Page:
Finally the maps- just really hard to read on a kindle. And again, flipping back to the map from the places to sleep section or whatever to find your hotel, a chore. The kindle was great for traveling and keeping a couple of paperbacks in my bag w/o taking up weight/ space, but not for the guide.

The Guide:

So I ended up photocopying many pages of an old version of the Taiwan lonely planet I found at a hotel. I don't agree with other posters about the language problems or the price listings. As of 3/ 2013, the prices I encountered in Taiwan were more or less what the older version of the Lonely Planet (and my new kindle one) said. In Taiwan, they frequently change prices (esp hotels) for weekends, etc., at a rate of 10-30% more than wk day rates. However this was clearly noted in both guides. Anyone who does not know prices may change drastically in a foreign country, and especially exchange rates can change too, anyone who does not know that is just not very experienced at international travel, I would say. You can't expect a guide to be 100% acturate there.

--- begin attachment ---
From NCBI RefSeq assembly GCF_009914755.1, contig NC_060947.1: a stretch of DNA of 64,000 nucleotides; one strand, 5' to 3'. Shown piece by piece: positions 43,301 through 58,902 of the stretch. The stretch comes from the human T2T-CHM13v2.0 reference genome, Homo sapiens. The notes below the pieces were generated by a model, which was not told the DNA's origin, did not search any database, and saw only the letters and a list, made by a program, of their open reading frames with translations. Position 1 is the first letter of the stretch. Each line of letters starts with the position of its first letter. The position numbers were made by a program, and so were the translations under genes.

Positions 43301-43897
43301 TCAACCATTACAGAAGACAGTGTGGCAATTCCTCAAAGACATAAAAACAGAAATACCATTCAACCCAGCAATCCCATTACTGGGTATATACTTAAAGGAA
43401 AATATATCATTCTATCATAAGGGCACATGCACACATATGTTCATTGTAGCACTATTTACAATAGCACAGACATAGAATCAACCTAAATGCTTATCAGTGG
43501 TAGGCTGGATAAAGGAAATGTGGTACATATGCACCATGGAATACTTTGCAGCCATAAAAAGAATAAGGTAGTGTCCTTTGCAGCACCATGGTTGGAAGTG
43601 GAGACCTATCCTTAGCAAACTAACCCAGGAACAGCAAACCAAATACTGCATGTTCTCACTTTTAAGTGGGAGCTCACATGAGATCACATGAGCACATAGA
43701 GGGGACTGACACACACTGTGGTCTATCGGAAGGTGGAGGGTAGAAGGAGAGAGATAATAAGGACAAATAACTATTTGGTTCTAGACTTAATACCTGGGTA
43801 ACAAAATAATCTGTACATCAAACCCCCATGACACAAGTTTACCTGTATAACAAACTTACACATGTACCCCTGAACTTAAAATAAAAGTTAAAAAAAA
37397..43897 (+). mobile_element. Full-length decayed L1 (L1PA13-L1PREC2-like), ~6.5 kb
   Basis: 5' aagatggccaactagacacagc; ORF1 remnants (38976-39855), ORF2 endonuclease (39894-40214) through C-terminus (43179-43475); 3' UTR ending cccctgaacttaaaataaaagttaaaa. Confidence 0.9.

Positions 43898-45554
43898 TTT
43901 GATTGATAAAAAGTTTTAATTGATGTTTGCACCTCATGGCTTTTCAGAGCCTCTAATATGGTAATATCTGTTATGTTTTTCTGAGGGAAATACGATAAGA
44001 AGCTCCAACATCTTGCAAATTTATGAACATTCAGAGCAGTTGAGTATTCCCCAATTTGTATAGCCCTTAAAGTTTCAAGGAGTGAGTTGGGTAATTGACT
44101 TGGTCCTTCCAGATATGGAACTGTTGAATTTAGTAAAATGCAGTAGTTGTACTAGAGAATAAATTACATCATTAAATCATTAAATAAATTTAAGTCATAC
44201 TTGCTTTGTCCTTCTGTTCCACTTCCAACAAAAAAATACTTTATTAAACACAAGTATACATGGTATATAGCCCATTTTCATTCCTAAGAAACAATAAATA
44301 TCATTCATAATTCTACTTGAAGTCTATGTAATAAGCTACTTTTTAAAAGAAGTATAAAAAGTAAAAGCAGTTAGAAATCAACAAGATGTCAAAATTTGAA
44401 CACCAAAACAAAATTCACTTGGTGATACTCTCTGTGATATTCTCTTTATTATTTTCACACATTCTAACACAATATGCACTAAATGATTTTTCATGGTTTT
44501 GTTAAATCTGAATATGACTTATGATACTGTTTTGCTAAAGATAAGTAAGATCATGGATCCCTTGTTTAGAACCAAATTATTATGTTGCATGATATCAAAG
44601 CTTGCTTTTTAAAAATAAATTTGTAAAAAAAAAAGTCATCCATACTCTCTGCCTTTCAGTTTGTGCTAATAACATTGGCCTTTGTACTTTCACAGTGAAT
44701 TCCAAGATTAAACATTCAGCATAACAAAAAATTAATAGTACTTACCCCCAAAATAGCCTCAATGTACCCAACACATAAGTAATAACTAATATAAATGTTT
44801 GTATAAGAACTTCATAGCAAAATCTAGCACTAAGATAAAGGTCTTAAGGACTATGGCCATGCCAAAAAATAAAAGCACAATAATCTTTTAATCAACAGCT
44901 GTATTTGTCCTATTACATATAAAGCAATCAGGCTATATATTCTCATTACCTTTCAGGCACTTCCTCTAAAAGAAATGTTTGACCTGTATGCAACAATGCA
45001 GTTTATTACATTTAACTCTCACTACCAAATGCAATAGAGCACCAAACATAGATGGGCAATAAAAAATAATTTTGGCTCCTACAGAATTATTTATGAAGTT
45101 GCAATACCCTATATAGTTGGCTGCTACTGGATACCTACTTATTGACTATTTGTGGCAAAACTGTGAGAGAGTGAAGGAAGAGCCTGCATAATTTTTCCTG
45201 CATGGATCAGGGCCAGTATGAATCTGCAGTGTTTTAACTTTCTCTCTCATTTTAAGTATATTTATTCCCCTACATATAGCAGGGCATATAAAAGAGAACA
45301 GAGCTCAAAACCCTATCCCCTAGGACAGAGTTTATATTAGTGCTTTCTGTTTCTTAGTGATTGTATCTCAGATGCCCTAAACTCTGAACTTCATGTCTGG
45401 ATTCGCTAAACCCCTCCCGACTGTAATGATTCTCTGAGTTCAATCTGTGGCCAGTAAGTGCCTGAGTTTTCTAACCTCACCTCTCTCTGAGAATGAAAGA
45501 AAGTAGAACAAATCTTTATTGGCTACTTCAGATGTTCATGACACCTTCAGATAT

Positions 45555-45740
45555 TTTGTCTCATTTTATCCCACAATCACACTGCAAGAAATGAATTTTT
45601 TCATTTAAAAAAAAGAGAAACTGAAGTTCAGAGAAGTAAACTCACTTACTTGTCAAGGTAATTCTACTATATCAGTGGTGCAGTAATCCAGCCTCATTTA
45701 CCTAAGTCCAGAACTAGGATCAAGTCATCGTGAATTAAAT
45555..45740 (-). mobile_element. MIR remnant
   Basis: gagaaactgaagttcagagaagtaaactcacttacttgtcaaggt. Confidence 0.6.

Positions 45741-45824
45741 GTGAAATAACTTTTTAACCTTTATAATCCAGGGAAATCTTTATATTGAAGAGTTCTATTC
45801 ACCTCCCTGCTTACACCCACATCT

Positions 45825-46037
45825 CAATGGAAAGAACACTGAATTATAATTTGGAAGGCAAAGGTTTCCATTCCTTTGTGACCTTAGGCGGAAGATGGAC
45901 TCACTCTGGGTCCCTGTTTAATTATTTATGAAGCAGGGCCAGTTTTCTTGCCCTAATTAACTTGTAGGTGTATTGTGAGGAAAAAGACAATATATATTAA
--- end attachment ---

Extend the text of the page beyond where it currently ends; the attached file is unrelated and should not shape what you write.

Language (esp re maps) Here, too, ppl complaing about the romanized versions of Chinese used, and lack of Chinese in maps are being unreasonable. 1st, Chinese characters on maps: This is an editorial choice, they have a small map in a book to represent a big town. Filling it with chinese characters would make it harder to use in most cases. Usually they were filled with numbers and a few street names. The numbers corresponded to a list, next to the map, of hotels/ restaurants they chose to review. You look at that list and find the shop you want in the restaurant section, for example. There, the store name and the address were both written in Chinese AND Roman characters. The thing is, it is really understood that these maps are more for ease in using the book, and for ease getting about, you should ALWAYS get a bigger and clear local map. Used with the guide map which has your shops on it, you can get around no problem.